Transcending Politics

Three events having nothing to do with politics, and a fourth that transcends it altogether. The weekend was busy with my campaign team choosing to put politics aside for a morning and clean up a park that had collected lots of debris over the winter. Then it was off picking up food for the London Food Bank’s annual Spring Food Drive. Finally, to the Chinese Cultural Centre for an evening with friends and a sizeable cash donation to the Food Bank as well. All these could be worked into a tight political schedule.

The fourth was something else altogether. London lost a vital citizen during this past week and her loss has kept me from getting into the swing of the political season. Leaurie Noordermeer was our neighbour directly to the east and along with her husband Wilf had become a good friend. She held a community get-together for our kids when they first came from Sudan and we never forgot her kindness. She was the head of Rotholme Women’s and Family Shelter – a home away from home for women caught in difficult circumstances. She was a quiet champion, a friend of the friendless, a woman of deep faith and even deeper wells of compassion.

And she was a world traveller – an explorer of the spirit who felt life was short, which indeed for her it was. Leaurie was diagnosed with cancer years ago but somehow beat the odds – for a time anyway. With her husband she journeyed to exotic places in Asia, Africa, Europe, Australia, and the Americas, and while we observed her body slowly rejecting itself, her spirit soared as if on eagle’s wings. It was as though her soul was practicing, elevating itself for its final departure – the collapsing shell was giving way to wings.

It’s hard to judge just how much this woman accomplished in our community. In the life of every struggling woman who passed through Rotholme there is embedded the imprint of Leaurie Noordermeer. Her belief in the homeless and those requiring safe and affordable shelter lit the faltering spirits of those around her. She will prove irreplaceable in our community, her family, friends and her devoted husband Wilf. There is now a hole where a dynamic and spirited life once lived. But there is memory, and there is an inspiration that continues with us. I suppose for that we can be grateful.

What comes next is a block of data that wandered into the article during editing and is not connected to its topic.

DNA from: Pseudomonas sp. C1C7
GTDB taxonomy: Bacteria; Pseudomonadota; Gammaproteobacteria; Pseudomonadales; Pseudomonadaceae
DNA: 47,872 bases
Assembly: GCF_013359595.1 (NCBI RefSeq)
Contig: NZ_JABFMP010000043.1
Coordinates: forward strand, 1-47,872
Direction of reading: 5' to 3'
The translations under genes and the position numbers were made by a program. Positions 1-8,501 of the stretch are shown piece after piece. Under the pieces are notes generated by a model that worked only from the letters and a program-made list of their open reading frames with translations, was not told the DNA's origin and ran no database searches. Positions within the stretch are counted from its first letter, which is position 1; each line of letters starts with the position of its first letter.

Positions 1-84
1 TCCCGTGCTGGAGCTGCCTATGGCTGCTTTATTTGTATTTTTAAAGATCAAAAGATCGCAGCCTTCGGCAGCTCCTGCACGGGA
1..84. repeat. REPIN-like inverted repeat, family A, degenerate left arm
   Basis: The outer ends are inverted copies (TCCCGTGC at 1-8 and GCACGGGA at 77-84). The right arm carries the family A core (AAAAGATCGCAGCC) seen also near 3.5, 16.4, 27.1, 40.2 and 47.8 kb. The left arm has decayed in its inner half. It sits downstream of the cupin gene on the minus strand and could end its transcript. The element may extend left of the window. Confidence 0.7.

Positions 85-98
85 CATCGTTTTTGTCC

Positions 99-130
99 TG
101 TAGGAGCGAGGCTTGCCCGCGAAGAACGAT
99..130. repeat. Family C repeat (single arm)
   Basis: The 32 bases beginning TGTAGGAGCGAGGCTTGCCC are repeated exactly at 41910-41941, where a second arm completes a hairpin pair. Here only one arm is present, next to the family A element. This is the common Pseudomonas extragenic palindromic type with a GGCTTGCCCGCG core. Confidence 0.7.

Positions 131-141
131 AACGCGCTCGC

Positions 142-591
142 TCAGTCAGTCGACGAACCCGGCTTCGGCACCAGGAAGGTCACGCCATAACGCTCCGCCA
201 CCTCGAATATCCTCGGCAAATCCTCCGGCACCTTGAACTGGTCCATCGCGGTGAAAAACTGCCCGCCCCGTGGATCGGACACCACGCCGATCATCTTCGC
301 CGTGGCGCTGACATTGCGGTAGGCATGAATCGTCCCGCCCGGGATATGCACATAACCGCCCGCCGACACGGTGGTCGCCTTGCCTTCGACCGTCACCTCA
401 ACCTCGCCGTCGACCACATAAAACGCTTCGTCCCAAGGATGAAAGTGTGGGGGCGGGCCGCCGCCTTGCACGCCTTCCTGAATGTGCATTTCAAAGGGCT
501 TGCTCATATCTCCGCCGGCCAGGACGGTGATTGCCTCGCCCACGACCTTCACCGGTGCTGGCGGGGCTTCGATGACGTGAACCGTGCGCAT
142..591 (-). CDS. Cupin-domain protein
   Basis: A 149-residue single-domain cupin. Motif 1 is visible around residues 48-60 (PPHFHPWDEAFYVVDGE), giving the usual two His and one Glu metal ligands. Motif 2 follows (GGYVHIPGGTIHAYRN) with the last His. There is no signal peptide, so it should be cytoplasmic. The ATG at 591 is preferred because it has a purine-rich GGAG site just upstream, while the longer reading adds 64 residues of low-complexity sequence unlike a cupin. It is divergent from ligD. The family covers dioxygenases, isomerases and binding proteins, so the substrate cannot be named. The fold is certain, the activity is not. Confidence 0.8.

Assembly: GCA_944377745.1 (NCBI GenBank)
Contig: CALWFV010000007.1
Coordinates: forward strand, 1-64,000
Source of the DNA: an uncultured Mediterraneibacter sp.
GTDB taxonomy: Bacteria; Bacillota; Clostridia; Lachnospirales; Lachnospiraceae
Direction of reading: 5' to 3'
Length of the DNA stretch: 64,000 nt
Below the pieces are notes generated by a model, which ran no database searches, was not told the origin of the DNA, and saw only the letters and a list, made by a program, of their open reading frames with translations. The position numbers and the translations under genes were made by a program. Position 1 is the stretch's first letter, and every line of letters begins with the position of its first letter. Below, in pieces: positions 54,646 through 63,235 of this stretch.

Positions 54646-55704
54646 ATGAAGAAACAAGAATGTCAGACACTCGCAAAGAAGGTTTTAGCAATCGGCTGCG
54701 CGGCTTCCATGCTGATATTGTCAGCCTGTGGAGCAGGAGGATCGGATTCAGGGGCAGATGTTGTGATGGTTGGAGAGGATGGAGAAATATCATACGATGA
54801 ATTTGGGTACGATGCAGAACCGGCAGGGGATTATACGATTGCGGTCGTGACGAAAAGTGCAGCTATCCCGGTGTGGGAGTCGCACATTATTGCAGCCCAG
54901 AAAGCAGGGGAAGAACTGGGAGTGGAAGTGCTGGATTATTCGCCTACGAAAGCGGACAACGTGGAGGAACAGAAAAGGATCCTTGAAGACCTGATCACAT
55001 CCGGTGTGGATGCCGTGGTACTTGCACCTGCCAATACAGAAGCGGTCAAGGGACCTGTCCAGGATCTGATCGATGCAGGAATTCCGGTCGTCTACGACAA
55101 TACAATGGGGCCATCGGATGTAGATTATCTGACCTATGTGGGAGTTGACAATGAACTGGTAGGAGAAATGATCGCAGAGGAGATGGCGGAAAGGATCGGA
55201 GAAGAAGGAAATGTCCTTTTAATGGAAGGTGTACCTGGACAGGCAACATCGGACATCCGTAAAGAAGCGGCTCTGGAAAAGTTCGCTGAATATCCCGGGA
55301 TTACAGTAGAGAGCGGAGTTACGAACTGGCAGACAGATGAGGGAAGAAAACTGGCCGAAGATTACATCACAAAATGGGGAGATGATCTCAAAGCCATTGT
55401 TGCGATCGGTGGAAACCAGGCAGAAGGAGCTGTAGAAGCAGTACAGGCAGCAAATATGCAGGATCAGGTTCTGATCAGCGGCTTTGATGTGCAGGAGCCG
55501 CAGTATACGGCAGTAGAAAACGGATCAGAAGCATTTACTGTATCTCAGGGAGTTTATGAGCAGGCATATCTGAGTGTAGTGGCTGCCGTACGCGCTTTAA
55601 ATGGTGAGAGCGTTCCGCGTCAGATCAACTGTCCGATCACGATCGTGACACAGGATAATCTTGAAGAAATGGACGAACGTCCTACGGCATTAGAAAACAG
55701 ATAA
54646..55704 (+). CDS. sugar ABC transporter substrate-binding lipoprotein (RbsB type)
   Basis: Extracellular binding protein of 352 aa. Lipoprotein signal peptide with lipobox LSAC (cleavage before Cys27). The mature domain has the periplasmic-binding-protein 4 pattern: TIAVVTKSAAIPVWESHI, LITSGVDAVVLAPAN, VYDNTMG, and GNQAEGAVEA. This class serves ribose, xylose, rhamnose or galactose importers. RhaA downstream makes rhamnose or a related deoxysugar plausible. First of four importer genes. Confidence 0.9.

The picture in the post is of Leaurie and I at the grand opening of My Sister’s Place – a place of shelter for vulnerable women. It was from last summer but we were both ill that day. I was struggling through malaria and barely made it through my speech. She was in the early throes of her heart falling away. We were kidding ourselves about what a pair of invalids we were. We doted slightly on one another – easier for her than me because of her expansive spirit. When it was over my staff helped me to my car. I looked back at Leaurie and thought how much stronger a person she was than I. That evening she came across the fence to where I was sitting in our back yard to see how I was doing. We talked about life, death, God – all of it. Only a short while later her heart started giving out. Following numerous medical tests it was determined she was a candidate for a heart transplant. The week arrived for her second chance at life when suddenly a massive stroke took her away. All who knew her were left barren and suddenly my political campaign didn’t matter a whit. Today we remembered her at a service for the final time officially. But those unofficial remembrances will go on for years yet. Suddenly politics was brought into sharp focus again for me and I have committed myself again to fight for those who have trouble fighting for themselves. Should I accomplish that through all my weaknesses, I might conclude that politics was well worth the alienation and the struggle. See – her memory still has power.

Glen Pearson, Member of Parliament

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